NEW YORK (TheStreet) -- The morning commute to the office can feel like wasted time -- time that could be spent working or sleeping in. But here are six ways to rev your morning travel, behind the wheel or on the train, to arrive at work energized and ready to take on the day:
1. Do some mind-body exercises
Visualizations aren't just for yoga class, says Paul Millard, managing partner at boutique executive search firm The Millard Group.
"Think about your day -- visualize what a successful day will look like and how you're going to make that happen," Millard says. "Prioritize things you're going to get done, and think about what you might be able to scratch off your to-do list."
Becoming good at what you do isn't easy in any career field, Millard says, and sometimes believing in yourself is even harder. Don't be afraid to think some positive thoughts.
"There's no shame in repeating a few positive affirmations on your way to work," he says. "You can say things like, 'I am a great recruiter,' or 'I am a great salesperson.' It sounds silly, but it definitely puts you in the right frame of mind to start your day."
Although you can't do any real exercises while you're driving or sitting on a train, you can do subtle neck stretches and make sure your back is relaxed and your spine is aligned, says Brad L. Ellis, division manager at executive recruitment firm Newport Search.
"Sometimes just maintaining good posture is all it takes to get the right mental focus," he says.
2. Listen to an industry training podcast or a recorded meeting you missed
"When I had a longer commute, I would always listen to some type of industry podcast or lecture," Ellis says. "If you have enough time, delving into something substantial that you can learn from is a great way to spend the time."
If you have to miss a meeting, Millard recommends having someone record it -- you can play the audio file over Bluetooth in your car.
"We have a lot of meetings every week, and to stay up to speed, I need to be in on all of them," Millard says. "If I can't be present in the meeting, I have someone record it as a digital file and I save it to my phone."
3. Energize your day with coffee and music
Definitely drink coffee in the mornings, Ellis says, but don't stop for it unless you have to.
"Don't spend extra time at Starbucks," he says. "Get an automatic coffee maker and have it ready to pour into a cup before you walk out the door."
If you have to stop for coffee on your way to work, not only does the cost add up week after week, it can break up your train of thought if you're trying to focus on the day ahead. The stop might also interrupt an important call.
When it comes to listening to music or the radio, Millard says whatever works for you is best. NPR is no better than Howard Stern; classic rock is no better than country.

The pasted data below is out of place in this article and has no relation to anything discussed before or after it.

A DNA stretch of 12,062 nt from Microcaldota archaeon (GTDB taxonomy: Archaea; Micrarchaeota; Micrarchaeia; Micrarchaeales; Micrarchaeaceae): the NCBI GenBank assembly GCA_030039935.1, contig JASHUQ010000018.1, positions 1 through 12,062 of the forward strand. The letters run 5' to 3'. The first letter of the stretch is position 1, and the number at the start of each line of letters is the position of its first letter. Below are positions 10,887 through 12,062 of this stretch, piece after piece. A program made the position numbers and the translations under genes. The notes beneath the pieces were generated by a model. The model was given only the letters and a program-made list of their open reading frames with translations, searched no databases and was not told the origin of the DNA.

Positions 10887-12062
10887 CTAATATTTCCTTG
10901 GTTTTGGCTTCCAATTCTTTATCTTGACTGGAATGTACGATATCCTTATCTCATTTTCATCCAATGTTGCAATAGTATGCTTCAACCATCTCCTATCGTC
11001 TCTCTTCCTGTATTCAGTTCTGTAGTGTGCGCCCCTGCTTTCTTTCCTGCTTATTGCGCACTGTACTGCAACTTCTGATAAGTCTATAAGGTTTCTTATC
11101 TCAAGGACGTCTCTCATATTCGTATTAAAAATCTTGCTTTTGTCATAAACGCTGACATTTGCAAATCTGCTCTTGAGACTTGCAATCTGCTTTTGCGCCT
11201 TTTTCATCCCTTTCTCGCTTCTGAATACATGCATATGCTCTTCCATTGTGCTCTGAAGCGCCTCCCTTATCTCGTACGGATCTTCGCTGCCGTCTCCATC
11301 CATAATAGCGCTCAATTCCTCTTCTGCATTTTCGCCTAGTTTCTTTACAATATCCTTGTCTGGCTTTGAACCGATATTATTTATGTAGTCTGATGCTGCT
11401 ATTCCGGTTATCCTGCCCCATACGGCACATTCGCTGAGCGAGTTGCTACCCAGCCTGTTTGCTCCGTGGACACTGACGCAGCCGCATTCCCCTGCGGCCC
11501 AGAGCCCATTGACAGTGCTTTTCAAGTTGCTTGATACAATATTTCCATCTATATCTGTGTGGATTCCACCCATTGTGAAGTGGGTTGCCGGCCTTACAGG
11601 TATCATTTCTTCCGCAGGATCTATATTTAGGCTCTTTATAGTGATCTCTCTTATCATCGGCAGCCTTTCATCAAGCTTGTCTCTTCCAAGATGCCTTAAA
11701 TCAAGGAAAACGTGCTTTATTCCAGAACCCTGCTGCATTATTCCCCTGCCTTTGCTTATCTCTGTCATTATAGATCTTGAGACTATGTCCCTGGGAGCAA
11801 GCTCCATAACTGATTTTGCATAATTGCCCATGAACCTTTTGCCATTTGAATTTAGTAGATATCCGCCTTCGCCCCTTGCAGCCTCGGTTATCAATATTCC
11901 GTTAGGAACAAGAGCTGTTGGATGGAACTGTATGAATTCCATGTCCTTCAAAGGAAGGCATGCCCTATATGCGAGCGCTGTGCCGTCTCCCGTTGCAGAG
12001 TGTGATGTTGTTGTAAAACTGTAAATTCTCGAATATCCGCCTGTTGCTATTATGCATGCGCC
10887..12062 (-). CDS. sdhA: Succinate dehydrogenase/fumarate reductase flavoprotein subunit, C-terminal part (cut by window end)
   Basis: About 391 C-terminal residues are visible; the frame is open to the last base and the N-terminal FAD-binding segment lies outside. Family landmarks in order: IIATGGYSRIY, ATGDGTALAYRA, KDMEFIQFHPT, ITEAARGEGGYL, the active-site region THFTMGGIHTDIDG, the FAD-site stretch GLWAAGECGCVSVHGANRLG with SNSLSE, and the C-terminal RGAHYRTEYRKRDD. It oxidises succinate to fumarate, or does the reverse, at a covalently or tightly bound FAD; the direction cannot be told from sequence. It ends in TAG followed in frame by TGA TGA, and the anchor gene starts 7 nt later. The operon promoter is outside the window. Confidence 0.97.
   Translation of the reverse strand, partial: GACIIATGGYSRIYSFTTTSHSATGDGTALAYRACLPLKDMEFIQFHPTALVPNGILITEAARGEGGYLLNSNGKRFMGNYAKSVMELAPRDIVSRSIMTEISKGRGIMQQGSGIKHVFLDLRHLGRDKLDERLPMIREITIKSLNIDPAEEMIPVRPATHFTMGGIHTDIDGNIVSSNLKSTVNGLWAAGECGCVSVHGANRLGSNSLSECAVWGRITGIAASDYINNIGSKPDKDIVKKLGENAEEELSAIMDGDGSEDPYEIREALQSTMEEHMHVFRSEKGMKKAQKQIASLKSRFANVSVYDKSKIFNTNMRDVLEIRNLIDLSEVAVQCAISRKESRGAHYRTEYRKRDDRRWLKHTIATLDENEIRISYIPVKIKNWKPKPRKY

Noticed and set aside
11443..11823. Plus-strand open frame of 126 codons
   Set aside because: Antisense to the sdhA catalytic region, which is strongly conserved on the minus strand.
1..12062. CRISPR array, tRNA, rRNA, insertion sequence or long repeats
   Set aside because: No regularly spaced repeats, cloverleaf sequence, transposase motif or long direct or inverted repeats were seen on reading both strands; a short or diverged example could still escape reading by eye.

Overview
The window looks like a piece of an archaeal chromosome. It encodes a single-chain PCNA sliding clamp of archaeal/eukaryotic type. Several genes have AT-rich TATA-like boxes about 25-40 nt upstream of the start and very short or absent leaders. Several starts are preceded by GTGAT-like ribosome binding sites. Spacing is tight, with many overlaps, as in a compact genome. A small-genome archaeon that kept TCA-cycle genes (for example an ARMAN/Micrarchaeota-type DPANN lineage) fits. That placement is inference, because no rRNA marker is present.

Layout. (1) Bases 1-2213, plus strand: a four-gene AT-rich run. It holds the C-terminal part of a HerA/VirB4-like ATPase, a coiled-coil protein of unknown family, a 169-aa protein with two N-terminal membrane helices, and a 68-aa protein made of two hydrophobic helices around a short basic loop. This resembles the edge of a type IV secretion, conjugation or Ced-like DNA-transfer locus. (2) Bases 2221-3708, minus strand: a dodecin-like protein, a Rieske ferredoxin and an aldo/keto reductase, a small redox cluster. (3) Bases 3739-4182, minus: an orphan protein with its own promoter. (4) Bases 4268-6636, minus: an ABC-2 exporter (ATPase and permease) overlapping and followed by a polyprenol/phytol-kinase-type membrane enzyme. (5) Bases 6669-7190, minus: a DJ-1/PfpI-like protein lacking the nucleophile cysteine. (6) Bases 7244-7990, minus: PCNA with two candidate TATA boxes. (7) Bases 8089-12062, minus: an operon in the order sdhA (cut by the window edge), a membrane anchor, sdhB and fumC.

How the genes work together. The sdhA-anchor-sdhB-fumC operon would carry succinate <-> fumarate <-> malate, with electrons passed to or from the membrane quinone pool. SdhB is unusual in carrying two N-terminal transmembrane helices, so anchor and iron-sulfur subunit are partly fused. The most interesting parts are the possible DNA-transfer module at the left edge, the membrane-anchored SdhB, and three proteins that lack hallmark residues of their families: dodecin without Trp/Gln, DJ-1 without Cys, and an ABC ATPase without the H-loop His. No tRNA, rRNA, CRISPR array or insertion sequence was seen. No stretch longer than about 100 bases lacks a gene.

"Everyone has to come up with their own definition of what an enjoyable commute really is. For some, the Top 40 can really energize them. Others need to spend their commute more focused on the day so that they arrive to work with a little bit of business edge," he says.
4. Rehearse presentations or speeches
"I like to rehearse presentations out loud while I'm driving -- it's the only way I can understand tone and inflection," Ellis says. "If you really want to know how you're coming across in staff meetings or client meetings, you have to rehearse like an actor. It's the only way to make sure you're effective."
During his commute "rehearsals," Ellis says he has often altered his speeches.
"Once I say things out loud, I can see when I am being redundant or off target," he says. "Once I get into the office, I can retool my presentation. You may think you have the perfect presentation in your brain, but that extra time rehearsing can make all the difference."
5. Be nice to other commuters
It's all about putting yourself in a positive mindset, Ellis says.
"The world is full of people cutting you off, rushing to a job they hate. But you can make your life so much easier by just relaxing, allowing cars to merge in front of you, and showing some common courtesy on the road."
When you're driving, just be nice. It will come around to you eventually, he says.
"Instead of jockeying for position or blocking a side street, just let things flow out there. If you are in a bad mindset on the road, you're going to bring that negative energy into the office with you as soon as you walk through the door."
6. Call a loved one or business associate
"Those of us in the business world get really wrapped up in our jobs while we're at work, but the commute is a great time to catch up with friends and family. I call my mom and dad the most when I'm driving either to or from work," Millard says.
It's often tough to take personal calls at work, he explains, as ducking into a conference room never allows quite enough privacy or time.
If you're looking to get a head start on work and you know your clients or business associates will be available while you're on the road, use your commute time to make work calls.
"Any call you can get done before you walk through the door of your office is going to make for an easier, better day," he says. "Any item you can check off your list will allow you to focus on other things once you get in."
If you plan to make calls on your commute, Millard recommends having phone numbers handy and Bluetooth enabled so you can always do it safely.
"Don't be fumbling around looking for numbers. Don't take your eyes off the road."